The White House convened a call with faith-based organizations Wednesday afternoon to discuss efforts in the horn of Africa to combat the extensive famine brought on by a severe drought in the region, the worst seen in decades. The famine has already claimed the lives of approximately 29,000 children.
The call included U.S. envoy participants who recently visited Dadaab, Kenya – home to three Somali refugee camps.
Dadaab and its northern neighbor Wajir flank Kenya’s eastern border with Somalia, which is bearing the brunt of the drought and famine. Refugees are flooding camps in the two towns in search of food, shelter and opportunity. One of the camps in Dadaab, originally meant to house about 90,000 refugees when it was built several years ago, now has nearly 500,000 inhabitants, and more are arriving daily, call participants said. The drought is placing approximately 4.5 million Somalis at risk of starvation.
Compounding matters, said former Sen. Bill Frist who also joined on the trip to Kenya, is a measles outbreak which is easily infecting children weakened by malnutrition. Reports from Ethiopia’s Dollo Ado complex of four refugee camps in Ethiopia – which has absorbed more than 78,000 Somali refugees so far this year – state an alarming increase in measles deaths. At the Kobe camp an average of 10 children under the age of five have been dying every day, due to a combination of measles and malnutrition brought on by famine. Malnutrition makes people vulnerable to other infectious diseases as well.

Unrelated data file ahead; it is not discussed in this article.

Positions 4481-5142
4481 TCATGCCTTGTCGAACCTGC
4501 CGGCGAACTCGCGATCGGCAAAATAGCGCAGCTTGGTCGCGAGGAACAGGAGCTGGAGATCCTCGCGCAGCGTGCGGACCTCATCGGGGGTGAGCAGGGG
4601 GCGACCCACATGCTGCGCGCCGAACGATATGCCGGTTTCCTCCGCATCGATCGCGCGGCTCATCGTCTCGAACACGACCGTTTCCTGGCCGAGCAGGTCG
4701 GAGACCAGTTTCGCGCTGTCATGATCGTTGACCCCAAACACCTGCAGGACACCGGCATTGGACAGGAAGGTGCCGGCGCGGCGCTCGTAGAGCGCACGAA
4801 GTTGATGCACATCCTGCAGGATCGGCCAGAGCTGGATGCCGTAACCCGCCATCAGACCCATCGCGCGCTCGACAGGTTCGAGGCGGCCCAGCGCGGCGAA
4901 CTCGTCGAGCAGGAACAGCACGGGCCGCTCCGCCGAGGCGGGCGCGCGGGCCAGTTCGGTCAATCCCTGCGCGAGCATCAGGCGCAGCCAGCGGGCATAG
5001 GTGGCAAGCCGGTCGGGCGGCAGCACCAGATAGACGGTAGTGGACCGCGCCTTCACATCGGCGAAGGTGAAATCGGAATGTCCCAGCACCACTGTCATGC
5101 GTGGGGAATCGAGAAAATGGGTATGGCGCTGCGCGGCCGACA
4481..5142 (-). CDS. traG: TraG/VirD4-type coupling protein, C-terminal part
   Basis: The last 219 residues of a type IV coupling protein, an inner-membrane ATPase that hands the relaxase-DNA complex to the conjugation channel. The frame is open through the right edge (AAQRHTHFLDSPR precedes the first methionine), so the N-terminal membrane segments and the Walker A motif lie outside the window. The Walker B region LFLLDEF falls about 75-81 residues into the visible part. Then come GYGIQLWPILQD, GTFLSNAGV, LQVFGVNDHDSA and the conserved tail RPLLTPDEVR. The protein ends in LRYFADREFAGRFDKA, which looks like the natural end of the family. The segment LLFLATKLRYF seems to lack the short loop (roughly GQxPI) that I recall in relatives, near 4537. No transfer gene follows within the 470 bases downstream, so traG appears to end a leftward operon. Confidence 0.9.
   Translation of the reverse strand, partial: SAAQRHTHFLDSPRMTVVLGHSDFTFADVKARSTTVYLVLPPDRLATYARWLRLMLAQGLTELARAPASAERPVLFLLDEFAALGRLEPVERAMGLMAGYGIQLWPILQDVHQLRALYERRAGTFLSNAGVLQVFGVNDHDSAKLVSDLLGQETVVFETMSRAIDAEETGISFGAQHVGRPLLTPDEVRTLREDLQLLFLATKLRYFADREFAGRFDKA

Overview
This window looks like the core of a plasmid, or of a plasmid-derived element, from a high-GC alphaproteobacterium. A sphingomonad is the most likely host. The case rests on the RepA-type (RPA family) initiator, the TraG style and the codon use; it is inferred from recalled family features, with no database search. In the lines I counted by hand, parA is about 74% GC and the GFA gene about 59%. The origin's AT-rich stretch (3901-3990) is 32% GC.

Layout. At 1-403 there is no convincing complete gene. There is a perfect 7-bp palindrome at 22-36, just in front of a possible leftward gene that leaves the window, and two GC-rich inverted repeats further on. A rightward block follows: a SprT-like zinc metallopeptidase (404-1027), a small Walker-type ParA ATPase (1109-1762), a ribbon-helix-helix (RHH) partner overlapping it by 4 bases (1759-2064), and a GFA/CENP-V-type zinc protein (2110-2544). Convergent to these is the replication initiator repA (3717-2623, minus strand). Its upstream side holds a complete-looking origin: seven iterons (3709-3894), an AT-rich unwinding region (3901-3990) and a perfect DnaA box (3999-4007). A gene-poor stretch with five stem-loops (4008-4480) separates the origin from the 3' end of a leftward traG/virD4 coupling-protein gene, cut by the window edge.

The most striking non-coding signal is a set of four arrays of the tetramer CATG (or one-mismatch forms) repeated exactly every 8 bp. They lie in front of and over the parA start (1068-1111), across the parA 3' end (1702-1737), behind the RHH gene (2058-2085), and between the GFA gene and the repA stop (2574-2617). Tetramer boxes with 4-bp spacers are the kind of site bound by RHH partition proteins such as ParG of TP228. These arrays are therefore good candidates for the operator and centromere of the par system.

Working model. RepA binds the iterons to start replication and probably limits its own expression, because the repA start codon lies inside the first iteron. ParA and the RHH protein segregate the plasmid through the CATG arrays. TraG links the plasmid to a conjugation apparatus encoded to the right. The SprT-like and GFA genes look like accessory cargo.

Frist said they are immunizing and testing for measles at the refugee camps in north eastern Kenya as refugees from Somalia come in, in attempts to stay ahead of the epidemic there.
“Kenya is a hard place to operate – with a lot of people in acute need,” said head of the U.S. Agency for International Development Dr. Rajiv Shah who also participated on the trip to Kenya. He said the U.S. government was doing all it can to make the lives of aid workers on the ground there easier.
Special Assistant to the President Gayle Smith said the drought will likely go on for months, but hopefully rain will come soon or the famine could go on even longer.
Call participants stressed the important role that Somali non-governmental organizations (NGOs), local organizations and the Somali-American community play, as they are able to gain access to Somalia and offer aid to the people there. “We are trying to use every one of those to get access to those in need,” said Shah. The U.S. government and U.S. NGOs have struggled to assist as many people as possible in Somalia, which has strained relations with the U.S. Shah also commended those working on the ground in Somalia, noting the enormous risk and effort they are undertaking.
“It’s a dangerous place,” he said.